Drivers caught a break, though, as the storm appears to have spared the region's many refineries and oil rigs, unlike the devastation that affected the industry for months after Katrina in 2005. As a result, AAA analysts expect pump prices to decline quickly after the holiday.
“We would expect prices to be going back down by mid-September,” said Michael Green, AAA public relations manager. “We can’t estimate exactly how much. “
Isaac’s slow journey through the Gulf and Louisiana’s energy-refining heartland is still driving prices higher across the land, but from initial assessments the storm appears to have had no lasting damage on energy infrastructure, he said. Refineries and rigs shut down as a precautionary measure.
One refinery in Belle Chasse, Louisiana, was flooded, according to wire reports.
“It’s a little early to say for certain but it appears they were relatively unharmed,” said Green. “It’s still to be seen when there are deeper assessments, but so far there are no reports of anything significant. That’s good news for the oil refiners.”
As the storm headed north, Illinois Attorney General Lisa Madigan warned gas stations owner against price gouging after complaints against some Southern outlets in the storm’s path.
“I’m putting (gasoline station) retailers on notice that these circumstances are not an excuse to gouge customers at the pump,” said Madigan. “My office will be closely monitoring gas prices to ensure gas station owners are operating legally.”
Despite the storm and the higher gasoline costs, nearly 33 million Americans still plan to travel for Labor Day, said AAA. That would be a 3 percent rise in traffic from a year ago. Americans have been driving more on major holidays this year than they did during the depths of the recent recession, the association reports.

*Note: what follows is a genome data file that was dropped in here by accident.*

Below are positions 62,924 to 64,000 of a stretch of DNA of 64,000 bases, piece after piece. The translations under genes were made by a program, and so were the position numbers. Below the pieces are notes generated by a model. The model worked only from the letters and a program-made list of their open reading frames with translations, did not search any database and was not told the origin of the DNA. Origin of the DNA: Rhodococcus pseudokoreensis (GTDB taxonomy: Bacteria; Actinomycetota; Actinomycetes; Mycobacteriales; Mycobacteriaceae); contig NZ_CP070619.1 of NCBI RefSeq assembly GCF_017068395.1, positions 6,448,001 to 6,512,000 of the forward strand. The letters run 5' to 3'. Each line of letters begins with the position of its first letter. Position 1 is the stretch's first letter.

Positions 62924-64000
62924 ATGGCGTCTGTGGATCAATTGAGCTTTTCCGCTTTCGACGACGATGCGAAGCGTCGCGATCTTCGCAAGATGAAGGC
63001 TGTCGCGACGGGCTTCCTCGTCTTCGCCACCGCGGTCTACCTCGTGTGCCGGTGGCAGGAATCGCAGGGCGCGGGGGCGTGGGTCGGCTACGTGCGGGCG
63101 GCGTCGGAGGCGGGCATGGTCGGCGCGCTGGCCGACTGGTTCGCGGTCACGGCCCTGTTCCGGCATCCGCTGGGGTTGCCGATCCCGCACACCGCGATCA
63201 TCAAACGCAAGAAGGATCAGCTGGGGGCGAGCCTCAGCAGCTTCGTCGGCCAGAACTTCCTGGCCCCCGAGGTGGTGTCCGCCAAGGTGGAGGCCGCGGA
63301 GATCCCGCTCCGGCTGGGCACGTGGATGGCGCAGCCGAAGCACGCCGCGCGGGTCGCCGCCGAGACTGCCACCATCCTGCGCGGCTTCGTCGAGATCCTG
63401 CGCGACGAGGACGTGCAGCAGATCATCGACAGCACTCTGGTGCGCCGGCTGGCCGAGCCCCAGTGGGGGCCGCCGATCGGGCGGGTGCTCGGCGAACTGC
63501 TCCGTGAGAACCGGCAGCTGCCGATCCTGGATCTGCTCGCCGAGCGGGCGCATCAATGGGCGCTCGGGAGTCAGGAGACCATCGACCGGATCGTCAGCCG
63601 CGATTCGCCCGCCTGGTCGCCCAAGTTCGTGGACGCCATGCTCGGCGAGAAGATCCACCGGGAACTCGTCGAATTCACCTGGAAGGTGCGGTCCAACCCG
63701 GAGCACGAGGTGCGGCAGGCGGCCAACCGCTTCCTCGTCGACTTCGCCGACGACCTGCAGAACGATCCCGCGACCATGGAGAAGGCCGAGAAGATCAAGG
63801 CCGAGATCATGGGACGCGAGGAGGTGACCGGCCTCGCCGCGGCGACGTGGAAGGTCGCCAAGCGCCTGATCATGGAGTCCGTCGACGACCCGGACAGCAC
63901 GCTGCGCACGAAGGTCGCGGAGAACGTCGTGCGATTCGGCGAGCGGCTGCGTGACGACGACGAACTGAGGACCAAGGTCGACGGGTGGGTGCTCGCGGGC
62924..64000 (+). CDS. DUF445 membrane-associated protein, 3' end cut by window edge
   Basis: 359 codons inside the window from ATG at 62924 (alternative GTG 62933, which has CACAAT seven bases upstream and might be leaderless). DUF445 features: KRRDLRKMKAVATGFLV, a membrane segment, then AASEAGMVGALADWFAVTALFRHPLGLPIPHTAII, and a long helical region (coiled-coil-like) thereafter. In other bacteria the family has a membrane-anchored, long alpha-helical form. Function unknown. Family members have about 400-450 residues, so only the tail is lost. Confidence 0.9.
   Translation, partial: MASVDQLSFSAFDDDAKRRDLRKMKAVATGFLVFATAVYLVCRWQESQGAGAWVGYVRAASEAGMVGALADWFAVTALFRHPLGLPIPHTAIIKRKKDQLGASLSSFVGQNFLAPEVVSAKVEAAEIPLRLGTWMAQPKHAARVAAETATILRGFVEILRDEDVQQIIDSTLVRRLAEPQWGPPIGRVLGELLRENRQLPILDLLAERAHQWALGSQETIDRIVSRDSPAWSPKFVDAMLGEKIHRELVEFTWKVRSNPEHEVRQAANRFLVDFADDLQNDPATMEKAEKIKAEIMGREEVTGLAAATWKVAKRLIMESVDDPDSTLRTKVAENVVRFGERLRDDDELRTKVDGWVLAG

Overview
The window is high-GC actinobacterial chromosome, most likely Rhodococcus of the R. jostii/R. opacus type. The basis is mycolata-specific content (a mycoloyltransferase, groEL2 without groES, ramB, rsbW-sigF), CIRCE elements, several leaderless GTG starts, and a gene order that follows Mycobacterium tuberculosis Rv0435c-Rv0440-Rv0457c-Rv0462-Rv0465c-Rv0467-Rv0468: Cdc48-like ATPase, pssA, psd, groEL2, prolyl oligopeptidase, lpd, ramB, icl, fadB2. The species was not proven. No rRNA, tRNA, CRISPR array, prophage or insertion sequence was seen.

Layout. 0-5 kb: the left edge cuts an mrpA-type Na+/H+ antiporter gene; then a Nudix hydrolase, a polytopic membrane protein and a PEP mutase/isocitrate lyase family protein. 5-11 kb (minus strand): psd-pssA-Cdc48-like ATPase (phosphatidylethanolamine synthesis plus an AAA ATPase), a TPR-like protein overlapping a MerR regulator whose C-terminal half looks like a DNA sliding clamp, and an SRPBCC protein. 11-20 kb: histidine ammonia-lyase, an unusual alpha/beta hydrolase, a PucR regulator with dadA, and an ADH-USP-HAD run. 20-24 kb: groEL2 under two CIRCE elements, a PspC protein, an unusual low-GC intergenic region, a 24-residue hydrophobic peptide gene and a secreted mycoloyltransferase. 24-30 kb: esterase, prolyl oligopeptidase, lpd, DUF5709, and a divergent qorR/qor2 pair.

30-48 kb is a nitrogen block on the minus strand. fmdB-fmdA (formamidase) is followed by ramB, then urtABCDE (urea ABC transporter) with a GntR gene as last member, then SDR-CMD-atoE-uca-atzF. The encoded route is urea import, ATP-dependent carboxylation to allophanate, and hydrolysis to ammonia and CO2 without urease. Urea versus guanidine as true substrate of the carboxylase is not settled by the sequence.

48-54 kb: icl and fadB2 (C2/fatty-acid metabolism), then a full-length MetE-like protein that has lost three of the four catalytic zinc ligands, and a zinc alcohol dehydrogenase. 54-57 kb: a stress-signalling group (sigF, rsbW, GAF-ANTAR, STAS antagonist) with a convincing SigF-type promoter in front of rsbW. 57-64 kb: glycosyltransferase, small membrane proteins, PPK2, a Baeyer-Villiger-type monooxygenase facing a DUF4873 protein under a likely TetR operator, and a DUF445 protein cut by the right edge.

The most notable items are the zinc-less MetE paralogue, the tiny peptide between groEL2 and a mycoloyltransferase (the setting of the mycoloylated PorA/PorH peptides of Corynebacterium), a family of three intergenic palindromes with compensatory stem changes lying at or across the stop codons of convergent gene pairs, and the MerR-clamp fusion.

Amid higher fuel demand and low gasoline inventory, prices have been pushing higher, although consumers will get a break soon due to a recent jump in refinery output, said Green. Refiners have had a relatively trouble-free season and were able to boost supplies to move to gas stations ahead of the storm season.
With the end of summer, there will be fewer drivers are on the roads, as well, further reducing fuel demand. The change of season also means stations can sell less expensive gasoline than the ozone-friendly mix they are required to pump in summer months.
Another storm could tip the scales once again. The official end of the hurricane season is Oct. 31.
“There is still a chance of more storms but Labor Day is generally considered the peak,” said Green.
For gasoline prices, it looks like high time is this weekend.
Intellpuke: You can read this article by NBC News Contributor Richard Satran in context here: economywatch.nbcnews.com/_news/2012/08/30/13572464-isaac-pushes-gas-prices-still-higher-for-holiday-weekend?lite